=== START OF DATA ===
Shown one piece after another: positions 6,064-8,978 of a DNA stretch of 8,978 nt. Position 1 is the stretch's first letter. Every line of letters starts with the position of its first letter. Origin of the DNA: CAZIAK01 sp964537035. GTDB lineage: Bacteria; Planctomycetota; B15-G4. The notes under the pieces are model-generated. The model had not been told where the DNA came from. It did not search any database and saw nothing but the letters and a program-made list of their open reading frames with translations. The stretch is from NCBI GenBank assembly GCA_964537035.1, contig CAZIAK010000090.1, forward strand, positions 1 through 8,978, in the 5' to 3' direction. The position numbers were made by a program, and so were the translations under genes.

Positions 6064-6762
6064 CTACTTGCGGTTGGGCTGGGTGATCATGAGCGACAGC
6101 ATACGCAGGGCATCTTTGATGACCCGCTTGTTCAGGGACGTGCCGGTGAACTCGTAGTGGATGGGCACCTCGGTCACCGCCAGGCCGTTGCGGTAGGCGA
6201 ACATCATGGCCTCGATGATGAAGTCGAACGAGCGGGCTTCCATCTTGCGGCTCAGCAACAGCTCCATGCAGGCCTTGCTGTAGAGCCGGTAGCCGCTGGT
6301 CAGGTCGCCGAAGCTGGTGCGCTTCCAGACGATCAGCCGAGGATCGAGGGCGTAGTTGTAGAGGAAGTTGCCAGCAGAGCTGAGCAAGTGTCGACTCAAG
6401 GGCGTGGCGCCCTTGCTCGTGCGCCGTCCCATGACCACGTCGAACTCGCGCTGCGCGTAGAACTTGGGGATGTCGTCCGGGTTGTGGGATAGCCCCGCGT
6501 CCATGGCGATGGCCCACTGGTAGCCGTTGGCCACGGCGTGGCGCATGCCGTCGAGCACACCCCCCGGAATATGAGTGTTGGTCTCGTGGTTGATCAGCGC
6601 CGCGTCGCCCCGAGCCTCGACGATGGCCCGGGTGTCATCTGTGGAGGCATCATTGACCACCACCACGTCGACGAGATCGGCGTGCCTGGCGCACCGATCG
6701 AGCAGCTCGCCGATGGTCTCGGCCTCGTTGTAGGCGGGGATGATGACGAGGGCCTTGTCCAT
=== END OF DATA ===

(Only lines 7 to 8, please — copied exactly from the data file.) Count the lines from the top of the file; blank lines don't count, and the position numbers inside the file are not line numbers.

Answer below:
6401 GGCGTGGCGCCCTTGCTCGTGCGCCGTCCCATGACCACGTCGAACTCGCGCTGCGCGTAGAACTTGGGGATGTCGTCCGGGTTGTGGGATAGCCCCGCGT
6501 CCATGGCGATGGCCCACTGGTAGCCGTTGGCCACGGCGTGGCGCATGCCGTCGAGCACACCCCCCGGAATATGAGTGTTGGTCTCGTGGTTGATCAGCGC